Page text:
SWD: Superiority and the Force

Finally! I’ve come to my second favorite section of the Phantom Menace: the pulse-pounding, fast-flying, rocket-roaring podrace. Despite believing that the race itself is pointless, I love it. I simply cannot wait to see it in 3D in 2012.

Ahem. I will now ignore my inner fanboy and get back to the analysis at hand. Though the timestamps of this post cover 20 minutes of film time, I will only address the six minutes or so before the podrace, because nothing significant occurs during the podrace other than 15 minutes of pure Star Wars awesome.

Star Wars Episode One: The Phantom Menace (00.49.56-01.10.05)

This portion of the film begins with a quiet exchange between Qui-Gon Jinn and Anakin Skywalker. I really like seeing the reserved and unassuming Jedi that Qui-Gon can be. It almost makes me like him, but a few nice scenes are not enough to redeem him from many scenes of blatant evil.

I have been accused of being hypercritical in my analysis, perhaps particularly geared towards my understanding of Jinn, and I have received a little bit of rebuking about the fact that I call him evil. In general I believe an abuse of power to be an evil thing. I won’t use a euphemism or excuse behavior because of a person’s status or title. I don’t in life, and I definitely will not in fiction. Therefore, when I see someone do something that is not good, I call it what it is: evil. If I see someone do more evil than good I assume that they are an evil person, and categorize them as such. Admittedly, this is way easier in fiction because people are so much simpler than in real life.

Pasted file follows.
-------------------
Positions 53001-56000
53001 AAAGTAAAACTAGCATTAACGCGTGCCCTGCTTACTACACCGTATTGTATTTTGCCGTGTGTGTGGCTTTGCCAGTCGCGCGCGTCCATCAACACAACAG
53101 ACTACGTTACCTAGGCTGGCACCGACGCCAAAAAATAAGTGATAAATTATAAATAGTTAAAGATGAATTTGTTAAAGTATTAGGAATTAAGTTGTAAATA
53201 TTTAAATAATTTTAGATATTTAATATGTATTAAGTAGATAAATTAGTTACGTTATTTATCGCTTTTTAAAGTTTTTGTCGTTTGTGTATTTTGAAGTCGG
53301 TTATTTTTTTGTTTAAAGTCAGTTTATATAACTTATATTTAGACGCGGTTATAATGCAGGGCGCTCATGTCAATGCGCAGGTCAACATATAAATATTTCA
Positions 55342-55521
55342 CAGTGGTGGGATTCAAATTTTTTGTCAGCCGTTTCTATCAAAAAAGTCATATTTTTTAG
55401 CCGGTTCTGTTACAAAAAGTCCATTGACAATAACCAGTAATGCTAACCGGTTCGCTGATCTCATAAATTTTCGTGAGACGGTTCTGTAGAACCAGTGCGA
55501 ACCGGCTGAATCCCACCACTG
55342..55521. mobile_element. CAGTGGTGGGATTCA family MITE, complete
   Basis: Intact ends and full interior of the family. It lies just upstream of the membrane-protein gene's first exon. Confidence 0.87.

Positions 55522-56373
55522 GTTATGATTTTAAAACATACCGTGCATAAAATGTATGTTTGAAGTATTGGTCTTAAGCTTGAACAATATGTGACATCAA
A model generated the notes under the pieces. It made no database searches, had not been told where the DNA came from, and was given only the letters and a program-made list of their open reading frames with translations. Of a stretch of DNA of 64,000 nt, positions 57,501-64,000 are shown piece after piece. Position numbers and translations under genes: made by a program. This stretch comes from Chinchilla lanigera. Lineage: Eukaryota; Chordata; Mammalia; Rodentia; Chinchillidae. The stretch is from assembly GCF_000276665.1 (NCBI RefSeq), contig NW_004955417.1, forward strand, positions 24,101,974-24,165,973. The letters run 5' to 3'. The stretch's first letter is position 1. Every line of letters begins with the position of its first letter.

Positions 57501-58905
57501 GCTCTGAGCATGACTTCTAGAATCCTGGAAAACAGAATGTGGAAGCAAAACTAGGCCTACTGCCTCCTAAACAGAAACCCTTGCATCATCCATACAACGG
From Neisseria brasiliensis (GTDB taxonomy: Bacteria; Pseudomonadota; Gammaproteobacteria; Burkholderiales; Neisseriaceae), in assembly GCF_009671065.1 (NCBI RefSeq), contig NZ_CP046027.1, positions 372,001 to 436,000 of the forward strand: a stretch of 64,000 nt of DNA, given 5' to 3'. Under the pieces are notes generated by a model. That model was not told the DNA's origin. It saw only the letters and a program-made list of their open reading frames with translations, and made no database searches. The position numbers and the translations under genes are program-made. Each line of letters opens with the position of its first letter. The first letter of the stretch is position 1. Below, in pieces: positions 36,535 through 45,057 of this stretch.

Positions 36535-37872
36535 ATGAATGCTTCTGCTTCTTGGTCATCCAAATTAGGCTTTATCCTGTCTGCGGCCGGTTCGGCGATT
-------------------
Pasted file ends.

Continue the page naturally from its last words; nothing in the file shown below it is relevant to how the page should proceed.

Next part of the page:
It follows, then, that because Qui-Gon Jinn repeatedly coerces people, tricks them, scams them, and belittles them Qui-Gon Jinn is evil. He is not a mustache-twirling uber-villain, but most evil people are not either. There simply is no excuse for bad behavior, especially if one is a member of an organization that is known for being the ultimate good in the universe. It will be revealed that Qui-Gon, while a member of the Jedi Order, is at odds with most of his Jedi brethren. In that case, I think he is a bit of a coward: he should have had the moral backbone to do what Count Dooku did and leave the order. Otherwise he is no more than a poser with a problem with authority. The reason why I even have a problem with his character is because I think that the audience of Star Wars is supposed to like Qui-Gon. He is not written to be a mostly evil coward with delusions of grandeur, he is written to be a likable, strong maverick. He is supposed to be the Old Ben Kenobi of the Phantom Menace when instead he acts like Han Solo. The difference is that Han never claims to be good. He repeatedly, in fact, resists any notion of the fact that he is anything other than a scoundrel, even when he reluctantly accepts a formal Generalship in the Rebel Alliance. From the beginning Qui-Gon demands respect as a wise and powerful moral leader and then resorts to influencing thought itself to get what he wants. On several occasions, he doesn’t even bother to ask. With his dying breath Qui-Gon Jinn forces Obi-Wan Kenobi into a rebellion that will doom the galaxy and cost the lives of every single Jedi except Luke Skywalker. (Yes, I know Kenobi and Yoda escape the initial purge, but Kenobi is killed by Vader eventually, and I think living in exile in a damp swamp shortened Yoda’s life span considerably.)